The peak of Hokusai’s career came in his fifties. It was also the time where he was finally seen as an exceptional artist throughout Japan. Inspired by his obsession with Mount Fuji, he created his most famous series Thirty-six Views of Mount Fuji. The first work in this series is the Great Wave off Kanagawa, a work that is known by everyone in the world. This series was so well-received that he added ten more prints in the year following. Hokusai kept painting and making art until the day he died. Despite his waning popularity due to younger artists arriving on the scene, he never lost his creative motivation and kept on going. It is said that the last words on his deathbed were “If only Heaven will give me just another ten years… Just another five more years, then I could become a real painter.”.
Takashi Murakami – Superflat combinations
Takashi Murakami (隆 村上) is the only artist in this article who is still alive. This contemporary Japanese artist started out as a boy from Tokyo inspired by anime and manga with the dream to become an animator. During his studies however, he chose to study nihonga, a traditional Japanese art style that utilises traditional contexts, depictions and themes. After receiving his Ph. D., he was fed up with the world that accompanies that form of art and started to explore the world of the contemporary art styles. Murakami received a fellowship at the Asian Cultural Council in New York and strategically decided to establish his name in the West first and to come back to Japan once his name was well-known. This strategy paid off!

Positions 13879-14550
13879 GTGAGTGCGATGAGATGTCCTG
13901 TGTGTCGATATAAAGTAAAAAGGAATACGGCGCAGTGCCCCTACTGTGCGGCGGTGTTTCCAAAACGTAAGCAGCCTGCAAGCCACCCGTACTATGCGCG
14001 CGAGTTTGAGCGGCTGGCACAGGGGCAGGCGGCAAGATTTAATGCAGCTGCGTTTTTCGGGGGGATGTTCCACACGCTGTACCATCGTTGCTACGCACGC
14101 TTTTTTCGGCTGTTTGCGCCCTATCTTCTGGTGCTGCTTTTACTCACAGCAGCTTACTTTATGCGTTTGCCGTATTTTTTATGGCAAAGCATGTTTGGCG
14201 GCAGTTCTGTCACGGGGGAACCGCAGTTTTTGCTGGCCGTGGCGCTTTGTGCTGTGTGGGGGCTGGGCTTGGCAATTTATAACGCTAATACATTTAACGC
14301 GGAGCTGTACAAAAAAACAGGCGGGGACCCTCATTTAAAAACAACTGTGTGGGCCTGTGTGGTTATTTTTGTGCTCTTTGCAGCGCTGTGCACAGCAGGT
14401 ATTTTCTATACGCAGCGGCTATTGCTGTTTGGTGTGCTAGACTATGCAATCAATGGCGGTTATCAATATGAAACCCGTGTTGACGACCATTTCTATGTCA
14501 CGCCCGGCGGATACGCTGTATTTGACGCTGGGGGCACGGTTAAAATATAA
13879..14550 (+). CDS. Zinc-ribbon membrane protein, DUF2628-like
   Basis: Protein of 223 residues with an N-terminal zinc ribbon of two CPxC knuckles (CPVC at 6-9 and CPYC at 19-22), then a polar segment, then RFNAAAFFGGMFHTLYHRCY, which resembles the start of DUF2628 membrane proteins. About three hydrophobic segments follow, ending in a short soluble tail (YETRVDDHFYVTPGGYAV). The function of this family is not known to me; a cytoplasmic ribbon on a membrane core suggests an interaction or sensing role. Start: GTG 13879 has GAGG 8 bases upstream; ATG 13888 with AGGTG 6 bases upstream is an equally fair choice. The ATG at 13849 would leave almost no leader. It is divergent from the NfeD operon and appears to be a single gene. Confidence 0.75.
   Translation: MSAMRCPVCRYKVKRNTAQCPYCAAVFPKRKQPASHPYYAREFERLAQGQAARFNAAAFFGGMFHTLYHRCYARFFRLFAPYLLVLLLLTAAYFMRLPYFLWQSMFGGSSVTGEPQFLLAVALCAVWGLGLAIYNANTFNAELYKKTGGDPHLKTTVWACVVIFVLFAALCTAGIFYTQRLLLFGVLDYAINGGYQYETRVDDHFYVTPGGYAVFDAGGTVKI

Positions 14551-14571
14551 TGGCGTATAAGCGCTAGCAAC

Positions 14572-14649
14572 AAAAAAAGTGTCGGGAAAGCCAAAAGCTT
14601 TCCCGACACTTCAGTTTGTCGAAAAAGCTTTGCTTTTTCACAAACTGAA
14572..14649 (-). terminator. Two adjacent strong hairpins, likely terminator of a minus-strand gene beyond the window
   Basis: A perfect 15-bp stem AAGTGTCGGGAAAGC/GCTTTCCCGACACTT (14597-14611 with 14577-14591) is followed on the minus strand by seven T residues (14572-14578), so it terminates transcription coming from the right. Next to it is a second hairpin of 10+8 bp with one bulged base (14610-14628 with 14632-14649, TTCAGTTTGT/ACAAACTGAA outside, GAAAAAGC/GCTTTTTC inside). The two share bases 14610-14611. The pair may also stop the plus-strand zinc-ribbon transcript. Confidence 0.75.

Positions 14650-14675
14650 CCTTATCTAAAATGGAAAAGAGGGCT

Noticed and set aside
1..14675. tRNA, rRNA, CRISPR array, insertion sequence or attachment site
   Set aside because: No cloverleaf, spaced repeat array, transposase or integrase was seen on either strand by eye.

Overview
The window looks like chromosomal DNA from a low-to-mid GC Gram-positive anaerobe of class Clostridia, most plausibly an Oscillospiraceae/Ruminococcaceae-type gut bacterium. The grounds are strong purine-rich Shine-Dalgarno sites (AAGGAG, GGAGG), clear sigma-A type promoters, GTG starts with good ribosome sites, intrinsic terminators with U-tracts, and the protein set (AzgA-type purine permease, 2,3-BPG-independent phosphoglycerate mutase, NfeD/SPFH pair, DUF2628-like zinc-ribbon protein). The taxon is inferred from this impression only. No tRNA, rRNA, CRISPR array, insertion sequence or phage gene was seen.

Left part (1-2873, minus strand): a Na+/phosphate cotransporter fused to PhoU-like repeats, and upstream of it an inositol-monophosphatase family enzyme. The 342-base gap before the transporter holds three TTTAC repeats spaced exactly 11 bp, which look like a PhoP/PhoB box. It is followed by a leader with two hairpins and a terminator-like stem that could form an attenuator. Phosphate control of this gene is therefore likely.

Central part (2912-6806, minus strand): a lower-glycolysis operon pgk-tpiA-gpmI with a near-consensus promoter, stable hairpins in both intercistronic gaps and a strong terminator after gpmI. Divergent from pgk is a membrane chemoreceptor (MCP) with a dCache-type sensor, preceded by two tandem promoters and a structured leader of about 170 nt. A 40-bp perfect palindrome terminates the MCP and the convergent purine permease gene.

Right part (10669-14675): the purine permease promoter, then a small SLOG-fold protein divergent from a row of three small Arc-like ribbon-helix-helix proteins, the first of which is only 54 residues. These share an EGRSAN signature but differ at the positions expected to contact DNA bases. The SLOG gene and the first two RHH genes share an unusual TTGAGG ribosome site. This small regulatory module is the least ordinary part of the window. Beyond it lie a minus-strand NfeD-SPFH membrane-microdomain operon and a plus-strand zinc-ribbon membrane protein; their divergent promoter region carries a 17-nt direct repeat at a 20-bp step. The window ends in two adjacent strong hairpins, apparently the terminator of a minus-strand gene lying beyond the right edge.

Murakami is also known for his creation of the term ‘Superflat’. ‘Superflat’ describes the combination of elements from Japan’s traditional art like Hokusai’s Great Wave of Kanagawa, and the aesthetics found in Japan’s post-war culture and society. His mix of ‘high’ art, or traditional art, and ‘low’ art, or popular art such as manga, found a large audience. A great example of this combination is the work titled 727. Murakami his works range from sculptures to paintings to animation videos and much more. He truly is an artist worth following and actually the favourite Japanese artist of this writer.
Thank you for reading our intro into Japanese art. We hope you are inspired and will make your own works now. We’ll be back in two weeks for another installment in our column ‘6 traditional forms of expression’.